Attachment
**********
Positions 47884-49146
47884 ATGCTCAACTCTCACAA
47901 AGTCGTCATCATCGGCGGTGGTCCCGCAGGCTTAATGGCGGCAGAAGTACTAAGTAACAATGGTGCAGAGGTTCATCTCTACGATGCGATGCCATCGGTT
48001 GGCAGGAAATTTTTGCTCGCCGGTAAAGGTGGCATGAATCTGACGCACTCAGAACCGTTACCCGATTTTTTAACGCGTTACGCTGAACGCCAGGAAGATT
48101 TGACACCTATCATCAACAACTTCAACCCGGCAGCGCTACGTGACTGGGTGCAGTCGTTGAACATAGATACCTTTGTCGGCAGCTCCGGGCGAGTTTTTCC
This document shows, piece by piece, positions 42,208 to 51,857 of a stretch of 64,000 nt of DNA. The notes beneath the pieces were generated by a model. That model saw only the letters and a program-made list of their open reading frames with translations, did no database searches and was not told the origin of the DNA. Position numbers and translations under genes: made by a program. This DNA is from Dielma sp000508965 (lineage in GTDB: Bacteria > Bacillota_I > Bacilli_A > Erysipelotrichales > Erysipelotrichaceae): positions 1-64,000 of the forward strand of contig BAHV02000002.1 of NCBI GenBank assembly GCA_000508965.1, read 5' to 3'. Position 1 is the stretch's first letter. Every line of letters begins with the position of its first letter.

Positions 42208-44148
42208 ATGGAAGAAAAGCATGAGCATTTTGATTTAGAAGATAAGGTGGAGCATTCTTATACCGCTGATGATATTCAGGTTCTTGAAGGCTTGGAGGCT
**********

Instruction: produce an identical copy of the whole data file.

Positions 47884-49146
47884 ATGCTCAACTCTCACAA
47901 AGTCGTCATCATCGGCGGTGGTCCCGCAGGCTTAATGGCGGCAGAAGTACTAAGTAACAATGGTGCAGAGGTTCATCTCTACGATGCGATGCCATCGGTT
48001 GGCAGGAAATTTTTGCTCGCCGGTAAAGGTGGCATGAATCTGACGCACTCAGAACCGTTACCCGATTTTTTAACGCGTTACGCTGAACGCCAGGAAGATT
48101 TGACACCTATCATCAACAACTTCAACCCGGCAGCGCTACGTGACTGGGTGCAGTCGTTGAACATAGATACCTTTGTCGGCAGCTCCGGGCGAGTTTTTCC
This document shows, piece by piece, positions 42,208 to 51,857 of a stretch of 64,000 nt of DNA. The notes beneath the pieces were generated by a model. That model saw only the letters and a program-made list of their open reading frames with translations, did no database searches and was not told the origin of the DNA. Position numbers and translations under genes: made by a program. This DNA is from Dielma sp000508965 (lineage in GTDB: Bacteria > Bacillota_I > Bacilli_A > Erysipelotrichales > Erysipelotrichaceae): positions 1-64,000 of the forward strand of contig BAHV02000002.1 of NCBI GenBank assembly GCA_000508965.1, read 5' to 3'. Position 1 is the stretch's first letter. Every line of letters begins with the position of its first letter.

Positions 42208-44148
42208 ATGGAAGAAAAGCATGAGCATTTTGATTTAGAAGATAAGGTGGAGCATTCTTATACCGCTGATGATATTCAGGTTCTTGAAGGCTTGGAGGCT